Waking up without Fidel: Around 12 million Cubans have just spent their first day without the Máximo Líder.
The morning after the news of Fidel Castro's death, Cuba's best-known blogger, Yoani Sánchez, reached for her camera. Her photograph depicts a still-sleepy Havana at sunrise. For whole generations of Cubans, it is the first morning without the man who determined every detail of their lives. "A strange lightness lies over the city," Sánchez remarks.
Cuba without Fidel Castro. Cuba without the Máximo Líder. Something that was always unthinkable has now become reality. Sánchez writes of nervous security personnel and incredulous Cubans who couldn't believe the news delivered by the head of state, General Raúl Castro, in a televised address to his compatriots.
Sánchez is part of the small section of the Cuban population who dared to publicly defy the leader of the revolution. For this, the online rebel has been threatened, spat on and humiliated by the security forces. Sánchez has paid for her courage with ostracism, official degradation and hatred. Now, her generation hopes that something is finally changing in Cuba. For a few years now, Sánchez has been allowed to publish her blog "14ymedio.com". It's primarily popular with Cubans in exile and with foreigners, because Cubans themselves don't have internet.
Depleted opposition mostly in exile
Little remains of Cuba's opposition. Oswaldo José Payá, one of the most prominent opposition politicians, died four years ago in a mysterious car accident. To this day the Payas family claims it was an assassination. Many others cracked under the tremendous pressure from Cuba's domestic intelligence service and decided, after years in jail, to spend their lives in exile. But whether from Miami or Madrid, they have almost no influence over political developments in Cuba. They aren't present in state media reports, and they can't reach their compatriots because of the lack of internet.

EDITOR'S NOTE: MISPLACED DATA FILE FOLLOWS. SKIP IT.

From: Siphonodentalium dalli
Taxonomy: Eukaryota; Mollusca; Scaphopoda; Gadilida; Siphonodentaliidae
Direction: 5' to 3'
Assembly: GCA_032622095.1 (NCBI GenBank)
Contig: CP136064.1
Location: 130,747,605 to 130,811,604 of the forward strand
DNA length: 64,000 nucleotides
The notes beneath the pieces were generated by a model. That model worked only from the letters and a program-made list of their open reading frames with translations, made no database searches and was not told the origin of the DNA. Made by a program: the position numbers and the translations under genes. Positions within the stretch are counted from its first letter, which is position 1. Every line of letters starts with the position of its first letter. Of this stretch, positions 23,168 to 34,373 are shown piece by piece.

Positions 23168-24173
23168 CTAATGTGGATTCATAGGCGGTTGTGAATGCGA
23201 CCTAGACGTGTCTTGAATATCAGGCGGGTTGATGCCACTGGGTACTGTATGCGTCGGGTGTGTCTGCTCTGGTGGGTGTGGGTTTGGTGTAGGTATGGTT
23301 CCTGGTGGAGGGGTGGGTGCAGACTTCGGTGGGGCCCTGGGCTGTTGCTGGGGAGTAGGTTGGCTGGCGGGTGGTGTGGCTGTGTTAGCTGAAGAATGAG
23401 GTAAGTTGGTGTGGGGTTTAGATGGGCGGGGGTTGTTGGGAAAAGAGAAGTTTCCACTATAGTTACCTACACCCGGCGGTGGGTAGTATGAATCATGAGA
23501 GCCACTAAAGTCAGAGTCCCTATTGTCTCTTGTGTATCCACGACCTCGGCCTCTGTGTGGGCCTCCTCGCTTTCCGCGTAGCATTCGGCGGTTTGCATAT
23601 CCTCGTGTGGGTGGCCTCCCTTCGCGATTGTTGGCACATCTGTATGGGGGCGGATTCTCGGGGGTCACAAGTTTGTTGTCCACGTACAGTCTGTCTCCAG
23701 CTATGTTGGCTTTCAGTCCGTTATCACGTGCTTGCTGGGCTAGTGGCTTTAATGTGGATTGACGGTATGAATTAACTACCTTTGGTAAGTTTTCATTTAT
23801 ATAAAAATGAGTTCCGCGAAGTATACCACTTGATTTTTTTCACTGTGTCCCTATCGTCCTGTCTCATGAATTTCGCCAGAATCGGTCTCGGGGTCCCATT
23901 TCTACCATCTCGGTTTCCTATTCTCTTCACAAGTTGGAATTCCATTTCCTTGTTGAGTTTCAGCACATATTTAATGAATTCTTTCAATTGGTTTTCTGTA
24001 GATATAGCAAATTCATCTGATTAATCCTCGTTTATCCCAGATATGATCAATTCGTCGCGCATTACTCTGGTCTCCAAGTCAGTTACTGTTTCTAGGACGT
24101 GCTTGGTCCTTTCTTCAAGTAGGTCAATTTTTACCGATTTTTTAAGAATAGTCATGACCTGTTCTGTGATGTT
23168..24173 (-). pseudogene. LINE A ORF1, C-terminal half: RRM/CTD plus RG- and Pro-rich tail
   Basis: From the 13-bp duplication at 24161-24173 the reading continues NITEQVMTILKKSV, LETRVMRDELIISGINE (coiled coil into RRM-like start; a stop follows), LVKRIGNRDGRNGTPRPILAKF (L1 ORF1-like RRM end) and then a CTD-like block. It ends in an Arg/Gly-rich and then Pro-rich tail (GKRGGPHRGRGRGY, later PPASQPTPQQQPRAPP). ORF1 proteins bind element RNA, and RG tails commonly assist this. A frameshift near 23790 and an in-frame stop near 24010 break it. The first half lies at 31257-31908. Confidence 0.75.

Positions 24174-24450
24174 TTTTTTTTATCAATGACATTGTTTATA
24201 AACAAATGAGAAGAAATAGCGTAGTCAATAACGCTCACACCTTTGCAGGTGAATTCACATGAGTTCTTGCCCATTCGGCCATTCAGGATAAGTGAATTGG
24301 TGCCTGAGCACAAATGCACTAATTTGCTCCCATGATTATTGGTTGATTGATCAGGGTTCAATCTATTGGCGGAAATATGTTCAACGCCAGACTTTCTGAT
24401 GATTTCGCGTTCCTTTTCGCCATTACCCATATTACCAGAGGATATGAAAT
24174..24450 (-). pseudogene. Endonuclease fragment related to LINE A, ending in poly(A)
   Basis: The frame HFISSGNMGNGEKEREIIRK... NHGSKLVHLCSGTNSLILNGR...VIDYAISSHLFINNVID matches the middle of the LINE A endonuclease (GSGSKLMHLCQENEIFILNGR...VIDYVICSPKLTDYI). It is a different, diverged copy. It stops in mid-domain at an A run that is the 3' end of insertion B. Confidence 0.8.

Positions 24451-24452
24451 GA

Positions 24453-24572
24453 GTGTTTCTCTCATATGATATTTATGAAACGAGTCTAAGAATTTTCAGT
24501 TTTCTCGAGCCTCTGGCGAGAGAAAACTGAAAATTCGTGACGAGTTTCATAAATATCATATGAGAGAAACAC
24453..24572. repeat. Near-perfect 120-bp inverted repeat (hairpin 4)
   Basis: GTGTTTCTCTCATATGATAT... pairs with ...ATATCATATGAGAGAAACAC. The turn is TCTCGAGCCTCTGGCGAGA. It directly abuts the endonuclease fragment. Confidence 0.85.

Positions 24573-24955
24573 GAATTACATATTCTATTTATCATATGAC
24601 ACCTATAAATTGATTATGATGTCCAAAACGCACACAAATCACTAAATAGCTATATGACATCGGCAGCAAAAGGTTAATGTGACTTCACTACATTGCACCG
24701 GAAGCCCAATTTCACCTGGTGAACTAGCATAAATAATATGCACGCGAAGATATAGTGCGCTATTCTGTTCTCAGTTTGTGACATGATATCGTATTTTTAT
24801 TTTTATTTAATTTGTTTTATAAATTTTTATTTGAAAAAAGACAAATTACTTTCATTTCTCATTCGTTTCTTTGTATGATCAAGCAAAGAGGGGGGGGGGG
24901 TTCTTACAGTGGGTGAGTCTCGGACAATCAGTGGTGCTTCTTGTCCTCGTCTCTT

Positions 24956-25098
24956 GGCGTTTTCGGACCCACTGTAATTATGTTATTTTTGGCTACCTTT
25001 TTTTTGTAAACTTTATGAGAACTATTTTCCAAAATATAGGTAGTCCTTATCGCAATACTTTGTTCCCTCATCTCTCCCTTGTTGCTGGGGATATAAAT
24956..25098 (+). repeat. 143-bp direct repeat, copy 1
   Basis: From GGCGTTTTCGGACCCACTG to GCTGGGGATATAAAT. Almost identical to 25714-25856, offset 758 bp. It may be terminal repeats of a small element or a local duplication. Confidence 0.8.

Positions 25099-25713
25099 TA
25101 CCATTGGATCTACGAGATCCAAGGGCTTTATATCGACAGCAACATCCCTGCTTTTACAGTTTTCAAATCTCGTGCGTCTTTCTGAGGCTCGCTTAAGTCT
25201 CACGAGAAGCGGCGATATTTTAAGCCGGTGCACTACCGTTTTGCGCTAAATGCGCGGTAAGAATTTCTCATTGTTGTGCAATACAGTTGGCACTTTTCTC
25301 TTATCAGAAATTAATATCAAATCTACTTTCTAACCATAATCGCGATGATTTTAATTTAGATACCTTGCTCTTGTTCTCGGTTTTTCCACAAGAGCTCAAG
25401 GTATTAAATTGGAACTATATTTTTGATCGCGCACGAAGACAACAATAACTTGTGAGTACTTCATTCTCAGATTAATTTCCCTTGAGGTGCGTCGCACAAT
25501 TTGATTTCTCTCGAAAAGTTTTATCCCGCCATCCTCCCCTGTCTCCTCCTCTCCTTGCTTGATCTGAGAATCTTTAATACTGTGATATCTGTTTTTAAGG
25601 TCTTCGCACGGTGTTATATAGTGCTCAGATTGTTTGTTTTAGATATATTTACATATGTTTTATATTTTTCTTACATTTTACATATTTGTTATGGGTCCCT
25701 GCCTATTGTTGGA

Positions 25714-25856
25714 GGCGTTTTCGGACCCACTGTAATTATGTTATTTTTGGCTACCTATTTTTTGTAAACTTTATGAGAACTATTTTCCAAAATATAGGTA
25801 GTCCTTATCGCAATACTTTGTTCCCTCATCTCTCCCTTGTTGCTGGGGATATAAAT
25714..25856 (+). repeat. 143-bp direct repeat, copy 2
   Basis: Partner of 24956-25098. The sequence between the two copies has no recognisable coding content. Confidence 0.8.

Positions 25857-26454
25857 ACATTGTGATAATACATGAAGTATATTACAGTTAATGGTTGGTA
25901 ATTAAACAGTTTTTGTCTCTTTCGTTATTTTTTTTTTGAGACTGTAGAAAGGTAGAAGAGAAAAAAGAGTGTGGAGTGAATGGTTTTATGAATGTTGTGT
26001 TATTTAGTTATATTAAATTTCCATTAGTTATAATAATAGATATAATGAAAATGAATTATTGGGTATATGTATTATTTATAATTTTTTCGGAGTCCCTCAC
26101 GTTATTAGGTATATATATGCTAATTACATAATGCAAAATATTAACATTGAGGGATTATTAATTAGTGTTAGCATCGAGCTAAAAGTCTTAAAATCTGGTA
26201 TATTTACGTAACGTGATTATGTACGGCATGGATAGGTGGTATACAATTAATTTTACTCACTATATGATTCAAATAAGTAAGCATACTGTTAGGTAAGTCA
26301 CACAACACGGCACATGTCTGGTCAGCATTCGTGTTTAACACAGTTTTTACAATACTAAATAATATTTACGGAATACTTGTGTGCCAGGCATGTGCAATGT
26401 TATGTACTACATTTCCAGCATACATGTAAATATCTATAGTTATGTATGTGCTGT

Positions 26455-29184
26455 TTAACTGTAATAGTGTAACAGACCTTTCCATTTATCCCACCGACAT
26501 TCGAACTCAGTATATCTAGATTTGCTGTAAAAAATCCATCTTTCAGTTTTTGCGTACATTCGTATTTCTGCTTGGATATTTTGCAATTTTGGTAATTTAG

Even the leaders of the civil rights movement "Ladies in White" were in Miami at this historic juncture. They were taking part in a ceremony to name a street after them - Damas de Blanco Way. Many Cubans in exile celebrated the death of their former tormentor, but in the camp of the depleted opposition there is almost no hope, and no united strategy for a life on the island without Fidel Castro.
"Resist foreign domination"
Argentinean Nobel Peace Prize laureate Adolfo Pérez Esquivel also warns people not to expect too much. In an interview with DW Online he said he didn't believe that there would be changes any time soon. "Cuba has a right to self-determination, and I believe the doors are starting to open a little there now as well. Cuba has always had to fend off aggression, and the embargo has still not been lifted," he said.
Pérez Esquivel, who himself resisted a dictatorship during the rule of the military junta in Argentina, sees the communists' fear of intervention from abroad as the main brake on further development: "After more than 50 years of resistance, people have to respect the fact that Cuba still intends to resist foreign domination."
Sunday: the day of resistance
In Havana, Sunday is traditionally the day when the Cuban opposition expresses its resistance. For years now, the Ladies in White have been demonstrating every Sunday after Mass, for democracy and freedom of expression. This Sunday they will march for the first time in a Cuba without Fidel Castro - if the secret service allows them to. Because in spite of the political thaw, their marches have been taking place recently under increasingly difficult conditions. Just a few days ago, the Cuban Commission for Human Rights and National Reconciliation (CCDHRN) reported that "politically motivated arbitrary arrests" had reached a new high. "We predict that the number of incidents of repression in the current year will exceed the 10,000 mark," says the CCDHRN's director, Marti Elizardo Sánchez Santa Cruz.